A manual toothbrush can save you up to $1.20 a year, according to a new study from the American Academy of Dental Research.
That’s about 30% less than the cost of a comparable toothbrush, and it could also save you from costly dental visits.
The study, published Tuesday in the Journal of Dentistry and Oral Epidemiology, examined the benefits of a toothbrush versus a regular toothbrush.
It found that a manual toothpaste is nearly twice as effective at removing plaque than a regular brush.
Manual brushing is usually recommended for kids ages 4 and up, because it can be used on smaller teeth that don’t require as much brushing.
“The reason we recommend manual brushing is because we know that plaque can be very, very stubborn,” said Dr. James A. MacKinnon, professor of dentistry at the University of California, San Diego and author of the study.
“We know that for people who have a more difficult tooth, the more effort and effort that goes into brushing the harder plaque is going to be.”
Manual brushing reduces the amount of plaque on your teeth by reducing the amount that is absorbed by the brush.
But it also takes longer to break down plaque than other methods of removing it, which means that you may need to use a different toothbrush when brushing your child.
“For kids with larger teeth, a regular dental brush is probably the way to go,” said MacKunnen.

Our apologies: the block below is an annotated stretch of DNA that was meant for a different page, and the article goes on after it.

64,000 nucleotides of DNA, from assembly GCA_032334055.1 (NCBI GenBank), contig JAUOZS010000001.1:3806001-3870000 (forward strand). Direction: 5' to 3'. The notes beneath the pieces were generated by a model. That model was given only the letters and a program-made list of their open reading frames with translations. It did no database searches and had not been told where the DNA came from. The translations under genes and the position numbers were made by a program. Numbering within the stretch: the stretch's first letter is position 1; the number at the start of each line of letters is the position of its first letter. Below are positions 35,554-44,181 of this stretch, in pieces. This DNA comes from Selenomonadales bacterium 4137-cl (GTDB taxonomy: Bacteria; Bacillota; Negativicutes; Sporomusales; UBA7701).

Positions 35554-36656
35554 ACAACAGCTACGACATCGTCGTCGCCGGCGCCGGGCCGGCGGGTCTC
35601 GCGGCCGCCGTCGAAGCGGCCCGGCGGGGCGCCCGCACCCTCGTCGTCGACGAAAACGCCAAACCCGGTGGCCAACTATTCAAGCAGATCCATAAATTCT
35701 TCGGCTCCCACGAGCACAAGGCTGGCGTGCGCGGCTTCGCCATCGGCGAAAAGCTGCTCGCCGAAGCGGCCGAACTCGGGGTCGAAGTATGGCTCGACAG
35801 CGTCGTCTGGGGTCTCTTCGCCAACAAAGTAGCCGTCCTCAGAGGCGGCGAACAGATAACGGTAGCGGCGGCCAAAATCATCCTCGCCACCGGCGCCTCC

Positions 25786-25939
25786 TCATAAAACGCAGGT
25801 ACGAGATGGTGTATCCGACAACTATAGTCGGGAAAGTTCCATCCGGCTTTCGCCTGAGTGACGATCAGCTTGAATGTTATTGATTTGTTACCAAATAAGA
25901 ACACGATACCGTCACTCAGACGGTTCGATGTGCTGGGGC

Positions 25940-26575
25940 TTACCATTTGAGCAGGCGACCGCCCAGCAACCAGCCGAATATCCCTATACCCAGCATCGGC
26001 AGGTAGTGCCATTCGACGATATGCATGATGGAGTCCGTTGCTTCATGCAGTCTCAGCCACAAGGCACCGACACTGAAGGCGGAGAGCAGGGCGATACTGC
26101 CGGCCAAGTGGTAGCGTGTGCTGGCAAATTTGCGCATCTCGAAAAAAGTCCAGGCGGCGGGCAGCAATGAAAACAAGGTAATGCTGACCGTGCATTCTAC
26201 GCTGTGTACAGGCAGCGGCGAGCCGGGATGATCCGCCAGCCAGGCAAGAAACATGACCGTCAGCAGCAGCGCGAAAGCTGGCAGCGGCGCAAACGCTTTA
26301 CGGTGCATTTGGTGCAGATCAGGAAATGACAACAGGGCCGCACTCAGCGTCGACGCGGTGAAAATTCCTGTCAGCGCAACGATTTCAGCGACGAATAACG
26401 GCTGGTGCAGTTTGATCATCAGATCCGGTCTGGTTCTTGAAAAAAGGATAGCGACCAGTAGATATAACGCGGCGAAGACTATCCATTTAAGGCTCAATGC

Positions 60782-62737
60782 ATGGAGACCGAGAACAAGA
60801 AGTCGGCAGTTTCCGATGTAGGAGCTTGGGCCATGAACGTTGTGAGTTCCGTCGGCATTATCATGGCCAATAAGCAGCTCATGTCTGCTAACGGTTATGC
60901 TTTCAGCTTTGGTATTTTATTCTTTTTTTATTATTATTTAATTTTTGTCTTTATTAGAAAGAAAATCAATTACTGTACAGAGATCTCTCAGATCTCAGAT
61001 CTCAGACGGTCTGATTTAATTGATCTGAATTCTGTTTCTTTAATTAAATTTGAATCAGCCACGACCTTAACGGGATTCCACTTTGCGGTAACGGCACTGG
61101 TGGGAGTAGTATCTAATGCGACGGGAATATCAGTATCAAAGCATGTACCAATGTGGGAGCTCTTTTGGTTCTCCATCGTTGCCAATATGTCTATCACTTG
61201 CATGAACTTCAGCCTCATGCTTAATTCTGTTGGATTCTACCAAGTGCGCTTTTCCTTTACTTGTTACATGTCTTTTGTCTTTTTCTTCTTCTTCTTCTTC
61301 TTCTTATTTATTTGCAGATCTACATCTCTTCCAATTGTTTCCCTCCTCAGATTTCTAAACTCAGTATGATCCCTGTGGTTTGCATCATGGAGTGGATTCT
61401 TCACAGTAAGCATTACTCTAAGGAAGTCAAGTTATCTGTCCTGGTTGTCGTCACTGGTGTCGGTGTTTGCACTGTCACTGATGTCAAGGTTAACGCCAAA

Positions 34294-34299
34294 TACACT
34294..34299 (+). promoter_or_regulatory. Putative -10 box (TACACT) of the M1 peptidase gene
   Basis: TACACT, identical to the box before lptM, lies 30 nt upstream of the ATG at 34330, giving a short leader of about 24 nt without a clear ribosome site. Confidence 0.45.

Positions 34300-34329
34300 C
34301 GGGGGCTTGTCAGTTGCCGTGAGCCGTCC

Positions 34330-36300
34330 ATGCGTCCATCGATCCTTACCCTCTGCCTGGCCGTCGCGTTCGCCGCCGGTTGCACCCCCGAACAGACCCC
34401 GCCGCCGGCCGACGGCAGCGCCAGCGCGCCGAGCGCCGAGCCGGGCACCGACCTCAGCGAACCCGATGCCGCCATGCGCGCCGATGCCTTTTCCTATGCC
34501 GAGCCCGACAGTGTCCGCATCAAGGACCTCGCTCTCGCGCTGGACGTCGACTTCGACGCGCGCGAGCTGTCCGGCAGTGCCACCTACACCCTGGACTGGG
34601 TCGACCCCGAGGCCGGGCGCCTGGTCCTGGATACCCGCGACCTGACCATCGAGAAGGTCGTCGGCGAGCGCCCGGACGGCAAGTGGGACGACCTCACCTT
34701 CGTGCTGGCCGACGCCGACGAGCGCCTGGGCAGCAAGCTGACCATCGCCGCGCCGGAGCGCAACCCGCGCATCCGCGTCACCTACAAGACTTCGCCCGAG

“It’s a lot easier and it takes less effort.
For kids with smaller teeth, we really want to try manual brushing.”
It’s also worth noting that manual brushing requires less care than a conventional toothbrush does.
“You don’t need to do anything,” MacKinnen said.
“There’s nothing else to do with the brush, you just get it ready to go.
There’s no scrubbing.
The toothbrush is just going to come right out and you’re done.”
A manual brush that has a higher cleaning capacity will last longer than a manual one, MacKunkson said.
Mackunnen said that the study didn’t look at how often a toothpaste should be used or how often it was changed.
But the study found that people who brush their children less often had more plaque in their teeth.
And children who used a tooth brush that didn’t change frequently had the lowest amount of tooth decay.
“That’s really a surprise to us,” Mackunksen said, because most kids brush at least once a day.
“They probably use it about three or four times a week.
So that’s a good sign that we’re not just doing it once a week or once a month.”
MacKinnsons findings could help dentists decide whether or not to recommend manual teethbrushes.
The findings were based on data from a study of 6,000 people who had been evaluated in a medical center for gum disease and other conditions.
The data also included information about people who were not enrolled in the study, including age, gender, and education.
The researchers also looked at people who didn’t have any dental issues, and those who didn, the study said.